LONDON – Nearly 2,000 workers at Britain’s biggest container port will launch an eight-day strike on Sunday over a pay dispute, the latest industrial action to affect a growing number of sectors of Britain’s economy.
Workers, including crane and machine operators, will leave their jobs at the port of Felixstowe on the east coast of England, which handles around 4 million containers a year from 2,000 ships.
The strike comes as people across the UK faced travel disruption on Saturday for the third day of this week as thousands of railway workers continued a summer of strikes for better pay and safety jobs amid soaring food and energy prices.
Only around one in five UK trains were due to run on Saturday, with some areas having no service all day. Football and cricket fans attending sports matches, as well as tourists, were among those affected.
Most of London’s underground Tube lines were out of service on Friday due to a separate strike.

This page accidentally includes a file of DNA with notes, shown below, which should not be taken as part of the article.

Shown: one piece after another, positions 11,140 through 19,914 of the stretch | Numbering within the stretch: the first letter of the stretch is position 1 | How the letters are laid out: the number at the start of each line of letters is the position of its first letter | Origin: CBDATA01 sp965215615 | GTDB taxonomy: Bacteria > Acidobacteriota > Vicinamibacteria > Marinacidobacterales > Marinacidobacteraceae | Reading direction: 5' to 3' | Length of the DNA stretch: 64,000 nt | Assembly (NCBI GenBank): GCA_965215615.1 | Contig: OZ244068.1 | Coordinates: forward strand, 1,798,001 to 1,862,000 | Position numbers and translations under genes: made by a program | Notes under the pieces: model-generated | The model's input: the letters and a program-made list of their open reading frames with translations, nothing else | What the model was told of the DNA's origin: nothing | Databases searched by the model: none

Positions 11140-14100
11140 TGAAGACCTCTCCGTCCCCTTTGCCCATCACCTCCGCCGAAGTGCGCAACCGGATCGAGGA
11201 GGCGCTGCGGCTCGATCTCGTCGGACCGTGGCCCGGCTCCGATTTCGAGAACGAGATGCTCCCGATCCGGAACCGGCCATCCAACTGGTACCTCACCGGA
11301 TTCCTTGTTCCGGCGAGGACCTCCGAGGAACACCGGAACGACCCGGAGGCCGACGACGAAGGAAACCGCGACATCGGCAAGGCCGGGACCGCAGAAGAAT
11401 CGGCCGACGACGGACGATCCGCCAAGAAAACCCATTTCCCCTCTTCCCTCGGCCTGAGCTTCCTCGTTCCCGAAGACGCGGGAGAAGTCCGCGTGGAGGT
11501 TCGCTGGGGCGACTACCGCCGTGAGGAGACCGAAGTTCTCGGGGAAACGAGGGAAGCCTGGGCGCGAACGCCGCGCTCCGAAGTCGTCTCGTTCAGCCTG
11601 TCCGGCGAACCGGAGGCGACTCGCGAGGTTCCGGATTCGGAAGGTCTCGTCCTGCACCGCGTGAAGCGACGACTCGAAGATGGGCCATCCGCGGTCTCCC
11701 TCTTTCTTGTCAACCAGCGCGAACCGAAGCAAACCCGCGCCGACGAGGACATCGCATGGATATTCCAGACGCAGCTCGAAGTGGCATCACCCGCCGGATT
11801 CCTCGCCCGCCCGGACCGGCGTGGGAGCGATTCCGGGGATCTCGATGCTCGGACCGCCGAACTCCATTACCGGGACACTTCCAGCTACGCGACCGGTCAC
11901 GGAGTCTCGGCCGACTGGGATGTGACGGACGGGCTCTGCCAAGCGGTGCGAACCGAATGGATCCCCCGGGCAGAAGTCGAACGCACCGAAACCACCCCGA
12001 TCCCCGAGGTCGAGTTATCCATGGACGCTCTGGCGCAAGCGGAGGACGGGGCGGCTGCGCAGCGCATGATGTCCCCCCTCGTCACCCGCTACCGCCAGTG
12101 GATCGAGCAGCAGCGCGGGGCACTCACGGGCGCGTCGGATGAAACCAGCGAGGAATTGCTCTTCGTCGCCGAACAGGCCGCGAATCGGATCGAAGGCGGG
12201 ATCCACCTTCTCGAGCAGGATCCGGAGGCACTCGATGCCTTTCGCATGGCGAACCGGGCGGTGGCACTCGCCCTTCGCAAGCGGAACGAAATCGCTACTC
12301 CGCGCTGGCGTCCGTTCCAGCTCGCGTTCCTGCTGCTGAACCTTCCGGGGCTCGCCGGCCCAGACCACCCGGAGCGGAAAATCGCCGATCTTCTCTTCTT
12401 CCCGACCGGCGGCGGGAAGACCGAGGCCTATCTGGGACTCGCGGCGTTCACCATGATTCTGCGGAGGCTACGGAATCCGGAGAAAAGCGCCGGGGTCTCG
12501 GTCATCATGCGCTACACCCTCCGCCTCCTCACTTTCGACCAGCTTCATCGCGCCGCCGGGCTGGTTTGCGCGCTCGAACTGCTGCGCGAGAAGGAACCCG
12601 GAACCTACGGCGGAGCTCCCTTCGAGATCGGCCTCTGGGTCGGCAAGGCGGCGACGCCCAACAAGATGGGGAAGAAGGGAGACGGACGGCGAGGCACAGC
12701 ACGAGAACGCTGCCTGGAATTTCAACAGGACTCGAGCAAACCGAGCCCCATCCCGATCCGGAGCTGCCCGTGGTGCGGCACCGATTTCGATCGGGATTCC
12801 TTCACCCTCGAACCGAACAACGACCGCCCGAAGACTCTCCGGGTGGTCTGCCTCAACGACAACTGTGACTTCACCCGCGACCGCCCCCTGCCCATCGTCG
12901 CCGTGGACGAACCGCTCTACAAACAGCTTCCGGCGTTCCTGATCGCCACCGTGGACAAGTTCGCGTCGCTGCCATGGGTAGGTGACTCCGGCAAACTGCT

The Unite union alleges that the Port of Felixstowe’s parent company, CK Hutchison Holding Ltd., prioritized profits over paying workers a living wage.
Port authorities, for their part, said they were “disappointed” that Unite had not “come to the table for constructive discussions in order to find a solution”.
Felixstowe handles nearly half of the containerized freight entering the country. The strike could mean ships have to be diverted to ports elsewhere in the UK or Europe.
Railway workers began a series of large-scale strikes that blocked national train travel in June, demanding better wages and working conditions as authorities try to reform the rail system, which has lost much of its revenue due to the coronavirus pandemic and changing travel habits. .
More public and private sector unions are planning strikes as Britain faces its worst cost of living crisis in decades. Postal workers, lawyers, British Telecom staff and garbage collectors have all announced walkouts for the end of the month.
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